Brodsky's atavistic model is based on the idea that monocular OKN asymmetry reflects a phylogenetically ancient subcortical system seen in laterally eyed animals.
According to this model, the subcortical system is essentially a vestibular-driven system supplemented by the OKN at low frequencies.
Infants born with absent cerebral function do not exhibit any OKN.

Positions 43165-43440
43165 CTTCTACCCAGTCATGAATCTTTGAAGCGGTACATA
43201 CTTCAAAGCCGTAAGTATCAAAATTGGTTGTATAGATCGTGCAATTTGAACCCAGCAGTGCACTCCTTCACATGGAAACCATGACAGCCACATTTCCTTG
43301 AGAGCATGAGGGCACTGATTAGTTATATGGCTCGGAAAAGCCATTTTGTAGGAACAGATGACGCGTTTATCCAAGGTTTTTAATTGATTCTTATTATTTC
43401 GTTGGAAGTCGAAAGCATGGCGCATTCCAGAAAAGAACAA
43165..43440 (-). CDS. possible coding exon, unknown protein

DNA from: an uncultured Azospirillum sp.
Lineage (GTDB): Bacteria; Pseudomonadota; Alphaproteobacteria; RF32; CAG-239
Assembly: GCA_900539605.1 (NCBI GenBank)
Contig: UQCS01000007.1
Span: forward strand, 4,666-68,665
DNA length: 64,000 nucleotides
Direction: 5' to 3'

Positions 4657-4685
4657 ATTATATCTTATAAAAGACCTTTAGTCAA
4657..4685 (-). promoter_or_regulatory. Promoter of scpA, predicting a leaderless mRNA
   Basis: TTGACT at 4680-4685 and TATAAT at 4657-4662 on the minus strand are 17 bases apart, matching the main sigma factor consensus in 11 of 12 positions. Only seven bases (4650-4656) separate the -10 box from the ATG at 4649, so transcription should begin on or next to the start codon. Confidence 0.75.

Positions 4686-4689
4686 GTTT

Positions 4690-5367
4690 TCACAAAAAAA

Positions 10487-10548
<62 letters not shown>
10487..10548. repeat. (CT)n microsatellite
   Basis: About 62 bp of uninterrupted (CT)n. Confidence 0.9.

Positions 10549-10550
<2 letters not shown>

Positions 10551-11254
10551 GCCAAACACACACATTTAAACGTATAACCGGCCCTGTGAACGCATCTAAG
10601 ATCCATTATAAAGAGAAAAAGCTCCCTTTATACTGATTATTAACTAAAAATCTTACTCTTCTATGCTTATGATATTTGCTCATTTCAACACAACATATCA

OKN was first described in 1823 by Purkinje (1) as a response by spectators to a moving cavalry parade.
The natural (and evolutionary) OKN stimulus is the retinal image motion caused by self-motion.
All vertebrates with ocular motility (and many non-vertebrates) demonstrate an optokinetic response, (3) but there are two types of OKN: delayed OKN (OKNd) (also known as slow, slow build-up or indirect OKN), and early OKN (OKNe) (also known as fast, fast buildup or direct OKN).